By Mike Reiter
Polk County Naturalist
Earlier last month I attended a Lakes Conference in Stevens Point and heard an interesting talk entitled “Ecology of Wisconsin Bats”. Paul White, a Bat ecologist from the Bureau of Natural Heritage Conservation with Wisconsin DNR, gave a review of our local bats and the problems they face. Wisconsin is home to eight species of bats. Several of these species migrate to warmer climates for the winter while others hibernate in caves and mines. Our cave bats now face the threat of extinction from a new threat, white-nose syndrome.
According to Paul, there are 1250 species of beneficial bats worldwide. They concentrate in small areas which makes them vulnerable. These valuable animals usually have one pup per year and live a long life. Their main predators are snakes, owls, hawks, cats, raccoons and also humans. While we don’t eat bats, we can greatly influence their life style and modify their habitat. All our bats are “insectivores” which means they are insect eaters and will consume 1200 – 1500 insects per hour or their bodyweight per night. Bats also are great pollinators and seed dispensers greatly aiding the plant community. More bats on the landscape means we can get by with less pesticide. It’s a win-win for all involved.
As mentioned earlier, Wisconsin has eight species of bats. All are considered state threatened. Some are “tree bats” while others are “cave bats”. Tree bats migrate to warmer climates in the winter, while the cave bats need a specialized place to hibernate during winter months. Their hibernating numbers at one location can be as low as 10 or number in the 1000’s at times. These places need to maintain a relatively narrow range of temperature with constant humidity. There are relatively few locations for them to do this. Only about 150 locations in the state are suitable, with most located in the unglaciated area of Wisconsin and in Door County. Pierce County also has some excellent over-wintering areas. They spend 6-8 months in these locations living off their stored fat supplies.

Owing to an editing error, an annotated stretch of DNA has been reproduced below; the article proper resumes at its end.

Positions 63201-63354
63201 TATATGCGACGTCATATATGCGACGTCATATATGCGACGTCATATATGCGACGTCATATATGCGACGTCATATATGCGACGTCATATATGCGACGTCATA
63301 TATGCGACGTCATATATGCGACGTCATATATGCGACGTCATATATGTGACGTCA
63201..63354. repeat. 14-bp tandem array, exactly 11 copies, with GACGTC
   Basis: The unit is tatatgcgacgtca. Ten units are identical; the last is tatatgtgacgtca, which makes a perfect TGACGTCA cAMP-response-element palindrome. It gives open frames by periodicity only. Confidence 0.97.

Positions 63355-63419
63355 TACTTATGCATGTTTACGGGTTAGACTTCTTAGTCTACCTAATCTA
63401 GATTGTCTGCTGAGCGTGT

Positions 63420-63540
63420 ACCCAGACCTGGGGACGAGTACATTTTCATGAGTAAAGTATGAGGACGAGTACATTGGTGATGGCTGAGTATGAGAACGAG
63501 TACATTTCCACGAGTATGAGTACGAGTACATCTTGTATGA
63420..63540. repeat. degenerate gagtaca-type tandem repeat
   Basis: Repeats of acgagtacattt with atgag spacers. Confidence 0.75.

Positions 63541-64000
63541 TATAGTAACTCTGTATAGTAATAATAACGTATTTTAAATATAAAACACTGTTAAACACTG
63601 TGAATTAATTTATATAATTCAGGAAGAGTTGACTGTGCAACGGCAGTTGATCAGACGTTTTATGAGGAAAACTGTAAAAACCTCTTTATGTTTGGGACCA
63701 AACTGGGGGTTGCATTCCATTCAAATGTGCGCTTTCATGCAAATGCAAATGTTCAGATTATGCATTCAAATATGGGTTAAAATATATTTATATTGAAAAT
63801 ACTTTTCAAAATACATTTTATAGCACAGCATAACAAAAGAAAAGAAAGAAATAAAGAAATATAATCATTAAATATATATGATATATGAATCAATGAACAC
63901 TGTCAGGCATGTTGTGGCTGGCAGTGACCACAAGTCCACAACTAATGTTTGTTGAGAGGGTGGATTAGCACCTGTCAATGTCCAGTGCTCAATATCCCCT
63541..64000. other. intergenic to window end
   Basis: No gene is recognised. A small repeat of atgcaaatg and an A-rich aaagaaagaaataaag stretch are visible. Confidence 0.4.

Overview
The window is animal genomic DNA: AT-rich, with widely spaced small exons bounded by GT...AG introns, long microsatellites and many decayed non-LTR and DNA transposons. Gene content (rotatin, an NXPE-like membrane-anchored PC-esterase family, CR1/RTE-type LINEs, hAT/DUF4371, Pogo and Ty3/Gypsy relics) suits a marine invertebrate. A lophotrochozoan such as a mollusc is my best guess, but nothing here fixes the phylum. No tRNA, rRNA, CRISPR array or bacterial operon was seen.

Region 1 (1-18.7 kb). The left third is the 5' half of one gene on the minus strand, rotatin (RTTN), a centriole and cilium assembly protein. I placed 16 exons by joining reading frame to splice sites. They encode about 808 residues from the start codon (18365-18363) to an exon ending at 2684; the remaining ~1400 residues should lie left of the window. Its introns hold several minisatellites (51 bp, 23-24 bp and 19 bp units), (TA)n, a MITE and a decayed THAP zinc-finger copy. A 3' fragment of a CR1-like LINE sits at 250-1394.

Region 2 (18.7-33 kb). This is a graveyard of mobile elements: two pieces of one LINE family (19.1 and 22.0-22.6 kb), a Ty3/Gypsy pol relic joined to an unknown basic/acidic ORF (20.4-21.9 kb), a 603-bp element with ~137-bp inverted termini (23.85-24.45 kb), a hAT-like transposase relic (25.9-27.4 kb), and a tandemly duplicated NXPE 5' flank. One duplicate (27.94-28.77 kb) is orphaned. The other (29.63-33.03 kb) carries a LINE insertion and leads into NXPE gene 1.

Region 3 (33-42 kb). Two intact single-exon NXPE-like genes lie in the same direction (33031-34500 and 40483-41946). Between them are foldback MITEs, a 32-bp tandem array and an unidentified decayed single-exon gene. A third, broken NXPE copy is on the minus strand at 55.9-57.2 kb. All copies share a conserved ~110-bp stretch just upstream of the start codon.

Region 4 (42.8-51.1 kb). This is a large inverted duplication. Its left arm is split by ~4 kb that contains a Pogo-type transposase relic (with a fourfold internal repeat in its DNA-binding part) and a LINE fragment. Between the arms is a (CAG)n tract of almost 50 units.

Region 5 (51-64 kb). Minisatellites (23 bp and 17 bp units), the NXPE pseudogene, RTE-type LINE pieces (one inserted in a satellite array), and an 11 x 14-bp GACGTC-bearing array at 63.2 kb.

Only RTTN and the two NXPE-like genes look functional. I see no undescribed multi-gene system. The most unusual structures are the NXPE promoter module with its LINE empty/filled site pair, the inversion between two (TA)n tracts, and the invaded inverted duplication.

White-nose syndrome (WNS) is a fungal disease, named for the white colored fungus growing on the face of the infected animal. It originated in Europe and Asia and has spread to numerous states causing the death of millions of bats. It disrupts the hibernation cycle of the bat, making it wake up and burn precious energy stored in its minimal body fat. The bat will then die of exposure. Humans can also spread the disease by the unintentional transporting it to hibernation sites. WNS was first documented in Wisconsin in the spring of 2014. Since that time it has devastated bat population in several locations of our state!
WNS has affected many species of cave-hibernating bats in the U.S. and Canada, causing declines approaching 100% in some populations. WNS poses a severe threat to all four of Wisconsin’s cave bat species: big brown bat, little brown bat, northern long-eared bat and eastern pipistrelle. WNS has been found in 2018 at all monitored sites in Wisconsin. Hopefully, there is a ray of hope, with work presently underway to develop vaccines to combat this devastating disease.
Another threat to our migrating species of bats is the electrical wind generating turbines that kill thousands of migrating bats each year. For whatever reason, the bats are drawn to these turbines and suffer huge losses.
Presently there is an ongoing effort to monitor the bats of Wisconsin using surveys, banding and implanting radio transmitters. Mist nets are used for capturing the bats unharmed. Bats can be long lived with one tagged bat recaptured after first being tagged 32 years earlier. We can also help by better understanding the life style of these interesting mammals and not fear them.
This spring, (thankfully) my little brown bat has returned to his nightly position at our front door entrance and is taking care of any unwelcome insect pests. Despite a few bat droppings on the driveway, it is a very welcome return visitor! Put up a bat house for them and they will surely be there to help you with noxious insect control! We need to monitor and protect these unique animal species before they hit the tipping point of no return!